1. Anticoagulant molecules (eg TM) are down regulated
  2. Adhesion molecules upregulated
  3. TF may be expressed
  4. Prostacyclin production decreased


If you have a metastatic disease, what is the chance of thrombosis?

4% - this is much higher than the background rate in the population


How does stasis of blood flow promote thrombosis?

  • Accumulation of activated factors
  • Promotes platelet adhesion
  • Promotes leukocyte adhesion and transmigration
  • Hypoxia produces inflammatory effect on endothelium


What are causes of blood stasis?

  • Immobility
    • Surgery, Paraparesis, Travel
  • Compression
    • Tumour, pregnancy
  • Viscosity
    • Polycythaemia, Paraprotein
  • Congenital
    • Vascular abnormalities


Thrombotic risk factors often ______ to produce thrombosis. Thrombotic factors may have power _____ that are unpredictable. 

Thrombotic risk factors often combine to produce thrombosis. Thrombotic factors may have powerful interactions that are unpredictable.


Describe the combining mechanisms that increase risk of thrombosis in:

  • Pregnancy
  • Malignancy
  • Surgery

  • Pregnancy:
    • increases VIII, Fibrinogen
    • decreases Protein S
    • reduces flow
  • Malignancy:
    • increases TF expression on tumour cells
    • Inflammation
    • Obstructs blood flow
  • Surgery:
    • Trauma
    • Inflammation
    • Reduced flow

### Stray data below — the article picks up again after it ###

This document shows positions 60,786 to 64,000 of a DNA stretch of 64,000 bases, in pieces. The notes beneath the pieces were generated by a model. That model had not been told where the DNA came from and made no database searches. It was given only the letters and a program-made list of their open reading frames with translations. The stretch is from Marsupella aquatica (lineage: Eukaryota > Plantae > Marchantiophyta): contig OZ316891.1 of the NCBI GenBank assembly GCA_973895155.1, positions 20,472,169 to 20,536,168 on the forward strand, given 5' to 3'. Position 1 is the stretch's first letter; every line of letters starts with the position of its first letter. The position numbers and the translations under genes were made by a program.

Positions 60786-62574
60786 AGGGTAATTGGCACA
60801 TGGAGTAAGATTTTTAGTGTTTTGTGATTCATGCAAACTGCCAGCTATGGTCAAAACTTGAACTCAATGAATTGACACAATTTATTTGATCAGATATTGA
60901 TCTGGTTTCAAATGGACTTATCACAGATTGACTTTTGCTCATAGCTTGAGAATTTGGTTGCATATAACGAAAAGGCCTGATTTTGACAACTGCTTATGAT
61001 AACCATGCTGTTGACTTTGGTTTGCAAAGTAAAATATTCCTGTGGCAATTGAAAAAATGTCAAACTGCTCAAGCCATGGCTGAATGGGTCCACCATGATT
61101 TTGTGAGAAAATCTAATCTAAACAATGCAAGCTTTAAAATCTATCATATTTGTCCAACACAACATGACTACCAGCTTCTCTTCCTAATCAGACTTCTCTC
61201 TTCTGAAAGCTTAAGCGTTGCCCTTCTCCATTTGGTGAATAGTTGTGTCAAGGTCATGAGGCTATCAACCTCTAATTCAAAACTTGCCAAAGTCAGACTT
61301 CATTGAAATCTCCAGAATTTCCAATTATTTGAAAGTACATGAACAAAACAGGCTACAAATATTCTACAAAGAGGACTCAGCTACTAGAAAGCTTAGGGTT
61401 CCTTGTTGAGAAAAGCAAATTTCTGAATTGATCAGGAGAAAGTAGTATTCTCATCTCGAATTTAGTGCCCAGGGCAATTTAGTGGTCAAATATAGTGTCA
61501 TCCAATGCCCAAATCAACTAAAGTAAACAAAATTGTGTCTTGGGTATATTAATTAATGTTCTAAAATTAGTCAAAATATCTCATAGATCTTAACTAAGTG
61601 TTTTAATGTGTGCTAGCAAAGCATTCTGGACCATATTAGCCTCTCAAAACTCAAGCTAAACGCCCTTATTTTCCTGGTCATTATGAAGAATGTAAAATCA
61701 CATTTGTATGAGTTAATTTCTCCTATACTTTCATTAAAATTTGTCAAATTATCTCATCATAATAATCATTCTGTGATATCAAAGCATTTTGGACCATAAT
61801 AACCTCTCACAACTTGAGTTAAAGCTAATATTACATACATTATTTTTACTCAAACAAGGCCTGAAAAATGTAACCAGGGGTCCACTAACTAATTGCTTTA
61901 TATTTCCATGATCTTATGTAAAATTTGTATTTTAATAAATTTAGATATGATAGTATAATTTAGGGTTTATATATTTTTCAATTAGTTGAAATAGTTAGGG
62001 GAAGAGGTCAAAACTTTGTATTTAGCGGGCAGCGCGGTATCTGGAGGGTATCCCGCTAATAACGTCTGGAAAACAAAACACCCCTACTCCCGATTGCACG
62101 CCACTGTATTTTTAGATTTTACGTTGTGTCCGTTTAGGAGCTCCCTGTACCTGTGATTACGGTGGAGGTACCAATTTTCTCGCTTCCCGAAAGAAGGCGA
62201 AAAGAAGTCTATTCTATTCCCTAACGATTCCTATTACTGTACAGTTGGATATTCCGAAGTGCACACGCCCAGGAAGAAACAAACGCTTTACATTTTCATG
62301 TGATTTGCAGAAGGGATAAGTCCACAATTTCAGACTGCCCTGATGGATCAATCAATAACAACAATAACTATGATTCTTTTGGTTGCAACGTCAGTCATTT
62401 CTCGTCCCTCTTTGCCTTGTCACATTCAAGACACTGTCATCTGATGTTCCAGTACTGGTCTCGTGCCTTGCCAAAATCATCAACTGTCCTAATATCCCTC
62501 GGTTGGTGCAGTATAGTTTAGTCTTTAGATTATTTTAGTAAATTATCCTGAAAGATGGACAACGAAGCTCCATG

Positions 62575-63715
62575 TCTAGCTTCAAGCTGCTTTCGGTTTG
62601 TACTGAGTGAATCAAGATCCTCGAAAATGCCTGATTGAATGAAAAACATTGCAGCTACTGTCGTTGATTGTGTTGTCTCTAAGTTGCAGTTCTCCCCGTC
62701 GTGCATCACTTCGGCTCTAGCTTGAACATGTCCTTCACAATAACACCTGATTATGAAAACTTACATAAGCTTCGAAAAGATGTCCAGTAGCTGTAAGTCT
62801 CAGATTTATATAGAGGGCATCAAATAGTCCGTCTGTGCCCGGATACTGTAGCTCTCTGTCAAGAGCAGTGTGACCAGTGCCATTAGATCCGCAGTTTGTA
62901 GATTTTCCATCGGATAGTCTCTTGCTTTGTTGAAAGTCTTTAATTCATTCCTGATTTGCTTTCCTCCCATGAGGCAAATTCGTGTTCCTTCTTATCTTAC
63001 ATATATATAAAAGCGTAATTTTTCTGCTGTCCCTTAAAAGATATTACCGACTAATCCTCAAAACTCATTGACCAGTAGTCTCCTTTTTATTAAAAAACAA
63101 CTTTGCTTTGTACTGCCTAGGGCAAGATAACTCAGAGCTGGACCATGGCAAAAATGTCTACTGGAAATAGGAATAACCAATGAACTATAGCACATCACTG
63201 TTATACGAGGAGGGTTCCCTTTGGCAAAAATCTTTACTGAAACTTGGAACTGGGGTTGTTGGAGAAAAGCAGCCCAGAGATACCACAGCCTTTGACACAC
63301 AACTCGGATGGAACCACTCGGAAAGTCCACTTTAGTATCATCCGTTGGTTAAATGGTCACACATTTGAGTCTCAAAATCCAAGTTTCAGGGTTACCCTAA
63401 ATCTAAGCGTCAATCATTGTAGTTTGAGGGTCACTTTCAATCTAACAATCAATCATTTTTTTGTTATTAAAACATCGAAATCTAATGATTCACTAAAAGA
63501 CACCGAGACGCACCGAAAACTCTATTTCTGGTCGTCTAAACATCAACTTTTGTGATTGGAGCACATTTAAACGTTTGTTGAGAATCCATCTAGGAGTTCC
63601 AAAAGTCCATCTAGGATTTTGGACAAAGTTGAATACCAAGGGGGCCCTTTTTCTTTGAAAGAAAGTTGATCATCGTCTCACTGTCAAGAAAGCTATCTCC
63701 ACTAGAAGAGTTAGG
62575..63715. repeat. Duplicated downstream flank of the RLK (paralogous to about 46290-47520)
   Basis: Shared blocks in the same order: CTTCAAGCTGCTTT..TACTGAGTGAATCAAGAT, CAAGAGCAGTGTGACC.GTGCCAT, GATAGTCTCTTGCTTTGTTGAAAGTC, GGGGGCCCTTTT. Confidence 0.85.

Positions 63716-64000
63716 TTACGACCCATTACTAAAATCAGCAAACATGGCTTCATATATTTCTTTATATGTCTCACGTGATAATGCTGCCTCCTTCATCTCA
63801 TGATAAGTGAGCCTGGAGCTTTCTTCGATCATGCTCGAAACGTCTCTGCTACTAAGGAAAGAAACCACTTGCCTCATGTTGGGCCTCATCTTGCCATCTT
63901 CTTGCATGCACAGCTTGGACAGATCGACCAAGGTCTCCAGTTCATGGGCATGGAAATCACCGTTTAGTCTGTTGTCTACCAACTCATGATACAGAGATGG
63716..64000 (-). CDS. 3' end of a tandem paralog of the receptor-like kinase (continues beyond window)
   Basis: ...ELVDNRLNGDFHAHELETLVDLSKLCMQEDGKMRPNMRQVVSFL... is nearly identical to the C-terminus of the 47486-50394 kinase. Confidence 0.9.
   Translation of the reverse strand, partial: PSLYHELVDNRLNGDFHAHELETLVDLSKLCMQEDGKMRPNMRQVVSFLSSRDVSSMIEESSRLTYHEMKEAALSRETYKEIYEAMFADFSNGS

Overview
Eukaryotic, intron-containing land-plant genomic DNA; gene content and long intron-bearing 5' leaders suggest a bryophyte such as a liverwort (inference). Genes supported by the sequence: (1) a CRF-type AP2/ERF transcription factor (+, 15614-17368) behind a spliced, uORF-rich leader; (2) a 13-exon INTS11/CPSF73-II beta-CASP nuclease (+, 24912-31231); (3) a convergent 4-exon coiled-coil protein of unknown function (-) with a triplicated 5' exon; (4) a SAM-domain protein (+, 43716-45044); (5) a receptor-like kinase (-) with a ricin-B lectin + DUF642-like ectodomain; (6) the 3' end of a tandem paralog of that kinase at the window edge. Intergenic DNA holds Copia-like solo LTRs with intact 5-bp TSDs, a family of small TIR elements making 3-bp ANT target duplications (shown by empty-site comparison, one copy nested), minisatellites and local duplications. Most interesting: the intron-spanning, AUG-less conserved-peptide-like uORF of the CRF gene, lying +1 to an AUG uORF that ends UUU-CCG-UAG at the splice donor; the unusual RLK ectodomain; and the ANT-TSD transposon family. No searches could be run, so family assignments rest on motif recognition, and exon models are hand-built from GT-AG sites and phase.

What are the 2 main uses of anticoagulation therapy?

  1. Therapeutic dose (high dose) - used on the wards for people who have had thrombosis. The whole coagulation system is very active so needs to stop. 
  2. Prophylactic (low dose) - when anticipating entering a risky period or if somebody is a high-risk patient and entering a high risk circumstance we give a low dose as prophylaxis.


Give examples of immediately acting anticoagulant drugs.

  • Heparin
    • Unfractionated heparain
    • Low molecular weight heparin
  • Direct acting anti-Xa and anti-IIa (DOACs)


Give examples of delayed acting anticoagulant drugs.

Warfarin (Vit K antagonist)


What is the mechanism of action of heparins?

Heparins include:

  • Unfractionated heparin (IV infusion)
  • Low molecular weight heparin (sub cutaneous)
  • Pentasaccharide (sub cutaneous)

They all act by potentiating antithrombin.

They provide immediate effect (e.g. for treatment of thrombosis)


What are the disadvantages of using heparin?

  • Long term disadvatnage - injections, risk of osteoporosis and thrombocytopaenia
  • Variable renal dependence - depends on pt renal function


LMWH has reliable pharmacokinetics so does not usually require constant monitoring. In what circumstances is monitoring required?

Monitoring is required in patients with renal impairment (CrCl<50) or at extreme weights. 

Can use an anti-Xa assay to monitor.


Why is it necessary to monitor unfractionated heparin?

Unfractionated heparin has:

  • Variable kinetics
  • Variable dose-response
  • Always monitor therapeutic levels with APTT and anti-Xa



When is unfractionated heparin used?

Unfractionated heparin is used in ICU but needs to monitored careful. It is given by infusion and it can be turned "off" and "on". 

It is monitored by APTT.

Unfractionated heparin is used in patients with renal failure.